Jason Green: The technology shift in pensions advice

In a post-RDR world, it is the advice that is the product, not the savings or investment vehicle and, writes Jason Green, this has transformed how technology complements advice

Advice as we know it is changing. The introduction of automated advice solutions and subsequent rise of technology have changed the way in which consumers are saving and engaging with financial institutions.

There have been many drivers for change in recent years. Pension freedom has driven unparalleled demand for advice and opened access to a vast number of maturing pensions savings. GDPR and open banking are meanwhile driving institutions to deliver better customer data in more consumer-focused ways.

The demand for financial advice sustainably exceeds supply. Many more customers want advice but not at the current price point. It appears the pension dashboards project as we know it may no longer include advisers. This leaves the door open for other organisations to introduce their own technology solutions.

Over the last five years, the adviser software landscape has changed substantially with acquisitions and new systems entering the market. Focus’s Now:Advise, Time4Advice and Salesforce FS Cloud are all significant arrivals. And only this month Invesco purchased Intelliflo.

Open banking and personal finance tools, such as those available from Intelliflo and True Potential, provide advisers access to far more client data. This allows advisers to update processes like factfinding. Aon with Bigblue and Mercer with Harmonise are making this work very well in the workplace market.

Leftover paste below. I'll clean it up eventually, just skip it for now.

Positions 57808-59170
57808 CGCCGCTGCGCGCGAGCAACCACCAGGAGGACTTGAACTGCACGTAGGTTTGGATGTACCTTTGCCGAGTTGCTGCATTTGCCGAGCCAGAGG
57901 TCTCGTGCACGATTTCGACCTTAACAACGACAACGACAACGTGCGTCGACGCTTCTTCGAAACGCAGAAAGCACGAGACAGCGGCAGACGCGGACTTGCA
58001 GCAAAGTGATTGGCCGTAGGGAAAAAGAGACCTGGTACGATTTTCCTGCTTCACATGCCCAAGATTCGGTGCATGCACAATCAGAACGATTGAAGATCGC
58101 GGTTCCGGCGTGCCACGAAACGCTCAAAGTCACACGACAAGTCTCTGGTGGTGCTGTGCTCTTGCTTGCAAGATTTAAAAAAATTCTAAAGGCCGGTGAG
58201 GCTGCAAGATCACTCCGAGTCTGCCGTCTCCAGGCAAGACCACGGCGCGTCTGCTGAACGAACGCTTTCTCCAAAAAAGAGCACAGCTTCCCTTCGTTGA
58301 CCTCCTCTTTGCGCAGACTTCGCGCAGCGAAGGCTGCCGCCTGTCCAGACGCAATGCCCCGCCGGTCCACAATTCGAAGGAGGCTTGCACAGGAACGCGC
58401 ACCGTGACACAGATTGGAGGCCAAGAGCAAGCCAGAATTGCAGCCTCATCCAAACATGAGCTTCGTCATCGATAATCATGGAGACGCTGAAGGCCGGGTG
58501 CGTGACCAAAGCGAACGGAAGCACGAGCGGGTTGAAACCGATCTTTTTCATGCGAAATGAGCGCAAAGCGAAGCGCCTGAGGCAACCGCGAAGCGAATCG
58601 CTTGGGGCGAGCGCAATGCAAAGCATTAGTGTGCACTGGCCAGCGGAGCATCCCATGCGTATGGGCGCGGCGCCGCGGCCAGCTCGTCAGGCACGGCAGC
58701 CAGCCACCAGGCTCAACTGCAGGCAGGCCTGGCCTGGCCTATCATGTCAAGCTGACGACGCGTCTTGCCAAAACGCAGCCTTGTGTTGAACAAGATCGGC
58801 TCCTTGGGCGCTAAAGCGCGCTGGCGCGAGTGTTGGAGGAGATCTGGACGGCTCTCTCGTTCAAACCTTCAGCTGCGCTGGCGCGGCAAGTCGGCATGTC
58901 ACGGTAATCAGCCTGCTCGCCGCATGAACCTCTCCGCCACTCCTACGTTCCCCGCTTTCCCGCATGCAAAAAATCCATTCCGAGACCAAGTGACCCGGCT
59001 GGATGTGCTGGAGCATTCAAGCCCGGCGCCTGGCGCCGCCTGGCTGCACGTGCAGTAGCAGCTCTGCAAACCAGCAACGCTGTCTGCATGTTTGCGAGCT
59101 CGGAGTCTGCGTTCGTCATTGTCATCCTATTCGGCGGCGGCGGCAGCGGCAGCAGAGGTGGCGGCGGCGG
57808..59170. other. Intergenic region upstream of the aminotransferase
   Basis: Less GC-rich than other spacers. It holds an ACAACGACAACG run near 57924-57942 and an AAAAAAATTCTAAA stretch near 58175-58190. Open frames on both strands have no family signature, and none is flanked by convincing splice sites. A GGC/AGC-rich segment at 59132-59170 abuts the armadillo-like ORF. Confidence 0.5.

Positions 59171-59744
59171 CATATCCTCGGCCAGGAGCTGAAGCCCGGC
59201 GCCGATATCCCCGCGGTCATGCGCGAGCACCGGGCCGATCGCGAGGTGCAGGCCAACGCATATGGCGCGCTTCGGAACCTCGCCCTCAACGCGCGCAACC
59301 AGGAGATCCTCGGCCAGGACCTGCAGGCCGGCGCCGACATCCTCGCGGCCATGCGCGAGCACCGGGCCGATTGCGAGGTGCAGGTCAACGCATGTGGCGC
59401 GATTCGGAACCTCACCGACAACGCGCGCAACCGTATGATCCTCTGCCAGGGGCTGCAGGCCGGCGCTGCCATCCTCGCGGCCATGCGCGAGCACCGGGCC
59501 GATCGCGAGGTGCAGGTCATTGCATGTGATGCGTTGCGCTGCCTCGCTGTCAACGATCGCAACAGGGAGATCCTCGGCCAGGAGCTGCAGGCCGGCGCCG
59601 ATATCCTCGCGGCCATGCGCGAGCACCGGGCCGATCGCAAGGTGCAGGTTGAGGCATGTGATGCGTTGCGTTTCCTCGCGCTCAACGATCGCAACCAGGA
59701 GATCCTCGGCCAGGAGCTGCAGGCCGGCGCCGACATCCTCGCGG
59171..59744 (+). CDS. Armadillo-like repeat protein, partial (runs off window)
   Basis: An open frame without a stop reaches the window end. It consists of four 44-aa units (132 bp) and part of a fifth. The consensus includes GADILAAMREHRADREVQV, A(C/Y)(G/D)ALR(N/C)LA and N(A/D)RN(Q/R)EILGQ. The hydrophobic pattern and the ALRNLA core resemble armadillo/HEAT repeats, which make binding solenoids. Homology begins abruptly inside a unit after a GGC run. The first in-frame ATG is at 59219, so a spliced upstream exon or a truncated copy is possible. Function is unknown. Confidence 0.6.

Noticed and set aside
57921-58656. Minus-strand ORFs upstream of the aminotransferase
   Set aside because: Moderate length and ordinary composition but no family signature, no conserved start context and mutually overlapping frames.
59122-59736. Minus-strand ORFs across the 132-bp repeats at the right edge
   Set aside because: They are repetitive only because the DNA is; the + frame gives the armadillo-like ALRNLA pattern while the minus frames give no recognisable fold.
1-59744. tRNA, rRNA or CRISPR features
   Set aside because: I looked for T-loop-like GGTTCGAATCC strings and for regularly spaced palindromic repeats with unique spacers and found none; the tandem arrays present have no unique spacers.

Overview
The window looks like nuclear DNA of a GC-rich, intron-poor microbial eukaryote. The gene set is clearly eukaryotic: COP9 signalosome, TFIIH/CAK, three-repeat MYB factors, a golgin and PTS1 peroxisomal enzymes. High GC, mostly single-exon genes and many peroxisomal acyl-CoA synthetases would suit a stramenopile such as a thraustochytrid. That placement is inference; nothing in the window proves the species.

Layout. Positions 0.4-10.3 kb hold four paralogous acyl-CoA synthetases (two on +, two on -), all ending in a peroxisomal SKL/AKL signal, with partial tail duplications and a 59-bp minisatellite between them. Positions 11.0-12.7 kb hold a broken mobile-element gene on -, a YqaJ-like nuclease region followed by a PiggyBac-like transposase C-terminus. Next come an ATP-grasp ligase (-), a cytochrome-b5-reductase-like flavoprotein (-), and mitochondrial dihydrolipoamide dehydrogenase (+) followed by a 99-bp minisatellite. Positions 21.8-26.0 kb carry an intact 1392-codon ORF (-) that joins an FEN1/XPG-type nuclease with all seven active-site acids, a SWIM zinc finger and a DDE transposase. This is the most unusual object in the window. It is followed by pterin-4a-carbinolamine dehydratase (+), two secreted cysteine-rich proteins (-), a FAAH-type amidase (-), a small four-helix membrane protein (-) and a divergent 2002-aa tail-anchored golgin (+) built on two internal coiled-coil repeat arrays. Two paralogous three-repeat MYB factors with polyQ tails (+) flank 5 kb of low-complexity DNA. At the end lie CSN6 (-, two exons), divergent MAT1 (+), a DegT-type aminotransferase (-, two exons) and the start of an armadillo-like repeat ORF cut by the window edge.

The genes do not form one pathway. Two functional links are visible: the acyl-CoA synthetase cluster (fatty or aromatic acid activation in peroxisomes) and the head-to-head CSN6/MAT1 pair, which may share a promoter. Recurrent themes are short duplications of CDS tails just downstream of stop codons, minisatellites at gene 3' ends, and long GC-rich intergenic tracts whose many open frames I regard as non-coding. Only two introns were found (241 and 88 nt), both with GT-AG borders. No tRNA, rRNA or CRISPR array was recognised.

Screensharing technology and virtual meetings software such as Skype4Business, CallCabinet and SaleMove have all come on vastly and an increasing number of firms are using such services with at least some clients.

An adviser technology study by Investment News in the US last year identified that 83% of American advisers use video conferencing as part of their internal or client communications. Another study demonstrated many clients in the 50 to 70 age band are actually more comfortable with virtual meetings than face-to-face. More regularly, shorter interactive meetings seems to be an emerging theme.

Micro-savings have also seen a rise in adoption in the last year – giving savers the ability to save smaller non-fixed amounts, which is a break from traditional savings habits, is giving consumers more control and power.

Streamline working practices

A vast range of services can now help streamline adviser working practices. These include advised and non-advised investment platforms, Open Banking APIs (application programming interfaces), consolidation services, debt management and financial planning and budgeting tools.

The rise of financial and cashflow planning software is another growing theme. Key players in this field include CashCalc, Voyant and the IRESS offer software, which can help advisers to analyse client goals and identify tax implications on different investment strategies, along with assisting in more frequent reviewing of assets and portfolios.

In a post-RDR world, it is the advice that is the product, not the savings or investment vehicle, and this has transformed how technology complements advice. Platforms and life offices need to understand the impact of these changes if they are to remain valuable business partners.

Furthermore, any advice firm not embracing technology is missing the chance to spend more time doing what most advisers prefer to do – giving advice.

Jason Green is head of workplace research at Finance and Technology Research Centre